Sebold in New York City, October 2007
|Born||September 6, 1963|
Madison, Wisconsin, U.S.
|Genre||Literary fiction, memoir|
|Notable works||The Lovely Bones, The Almost Moon, Lucky|
Early life and educationEdit
Sebold was born in Madison, Wisconsin. She grew up in the suburbs of Philadelphia, where her father taught Spanish at the University of Pennsylvania. Sebold graduated from Great Valley High School in Malvern, Pennsylvania, in 1980.
In the early hours of May 8, 1981, while a freshman at Syracuse University, she was raped while walking home through a park off campus. She reported the crime to the police, who took her statement and investigated, but could not identify any suspects.
Sebold returned home to Pennsylvania for the summer before returning to Syracuse to finish her bachelor's degree and study writing. On October 5, 1981, while walking down a street near the Syracuse campus, she recognized her rapist. She notified police and testified against the rapist in court; he was convicted of rape and sodomy, and sentenced to eight to 25 years. Her attacker is out of prison now, but Sebold says she has not kept track of his whereabouts.
After graduating from Syracuse in 1984, Sebold briefly attended the University of Houston in Texas, for graduate school, then moved to Manhattan for the next 10 years. She held several waitressing jobs while pursuing a writing career, but neither her poetry nor her attempts at writing a novel came to fruition. She also began using heroin recreationally. Sebold recounted her substance abuse to students at an Evening of Fiction workshop by saying: "I did a lot of things that I am not particularly proud of and that I can’t believe that I did."
Sebold left New York for Southern California, where she became a caretaker of an artists' colony, earning $386 a month and living in a cabin in the woods without electricity. She ultimately obtained an MFA from the University of California, Irvine in 1998.
In New York, Sebold began writing the book that would become Lucky, as a 10-page assignment for her class. In its first drafts, the book was a fictionalized version of her rape and its aftermath; while in graduate school, Sebold turned the book into a "misery memoir." The book's title came from a policeman who had told Sebold that she was lucky to be alive, since another young woman had been killed and dismembered in the same tunnel.
At age 33, Sebold began writing a novel called Monsters, about the rape and murder of a 14-year-old girl. The story was based on her realization that "within the suburban world of my upbringing there was as many strange stories as there were in the more romanticized parts of the world." The novel eventually became The Lovely Bones, which one reviewer called "a disturbing story, full of horror and confusion and deep, bone-weary sadness. And yet it reflects a moving, passionate interest in and love for ordinary life as its most wonderful, and most awful, even at its most mundane." The New York Times observed that "Ms. Sebold [has] the ability to capture both the ordinary and the extraordinary, the banal and the horrific, in lyrical, unsentimental prose."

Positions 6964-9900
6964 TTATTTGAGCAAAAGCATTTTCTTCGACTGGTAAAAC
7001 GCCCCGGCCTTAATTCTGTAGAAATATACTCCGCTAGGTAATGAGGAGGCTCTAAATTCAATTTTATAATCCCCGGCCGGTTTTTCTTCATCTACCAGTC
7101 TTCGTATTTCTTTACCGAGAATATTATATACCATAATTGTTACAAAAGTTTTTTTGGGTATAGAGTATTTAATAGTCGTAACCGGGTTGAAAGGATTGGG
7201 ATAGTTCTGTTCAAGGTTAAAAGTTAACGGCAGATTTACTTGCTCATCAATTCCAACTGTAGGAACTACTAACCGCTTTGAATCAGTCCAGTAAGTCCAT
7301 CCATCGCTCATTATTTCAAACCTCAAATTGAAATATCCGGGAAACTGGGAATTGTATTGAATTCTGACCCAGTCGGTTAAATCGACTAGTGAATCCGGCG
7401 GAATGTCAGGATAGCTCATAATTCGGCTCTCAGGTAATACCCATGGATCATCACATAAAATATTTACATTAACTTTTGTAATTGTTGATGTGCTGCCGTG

In an interview with Publishers Weekly, Sebold said, "I was motivated to write about violence because I believe it's not unusual. I see it as just a part of life, and I think we get in trouble when we separate people who've experienced it from those who haven't. Though it's a horrible experience, it's not as if violence hasn't affected many of us." The Lovely Bones remained first on The New York Times Bestseller list for five months and was adapted into a 2009 film of the same name by Peter Jackson.
Sebold also guest-edited The Best American Short Stories 2009. The process required her to read over 200 submitted short stories and to choose 20 for inclusion in the anthology.
Sebold won the American Booksellers Association Book of the Year Award for Adult Fiction in 2003 The Lovely Bones and the Bram Stoker Award for First Novel in 2002. Sebold is an alumna of the Ragdale Foundation.
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- Biography Channel – Alice Sebold
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